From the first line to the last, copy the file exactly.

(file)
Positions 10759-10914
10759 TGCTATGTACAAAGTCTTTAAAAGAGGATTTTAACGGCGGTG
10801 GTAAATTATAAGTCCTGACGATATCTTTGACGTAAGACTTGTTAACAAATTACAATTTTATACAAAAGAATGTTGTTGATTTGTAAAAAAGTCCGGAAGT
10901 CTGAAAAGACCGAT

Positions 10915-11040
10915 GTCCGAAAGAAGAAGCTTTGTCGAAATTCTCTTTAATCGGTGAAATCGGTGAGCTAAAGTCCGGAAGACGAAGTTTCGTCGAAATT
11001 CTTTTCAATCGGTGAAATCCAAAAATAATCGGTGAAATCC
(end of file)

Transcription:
Positions 10759-10914
10759 TGCTATGTACAAAGTCTTTAAAAGAGGATTTTAACGGCGGTG
10801 GTAAATTATAAGTCCTGACGATATCTTTGACGTAAGACTTGTTAACAAATTACAATTTTATACAAAAGAATGTTGTTGATTTGTAAAAAAGTCCGGAAGT
10901 CTGAAAAGACCGAT

Positions 10915-11040
10915 GTCCGAAAGAAGAAGCTTTGTCGAAATTCTCTTTAATCGGTGAAATCGGTGAGCTAAAGTCCGGAAGACGAAGTTTCGTCGAAATT
11001 CTTTTCAATCGGTGAAATCCAAAAATAATCGGTGAAATCC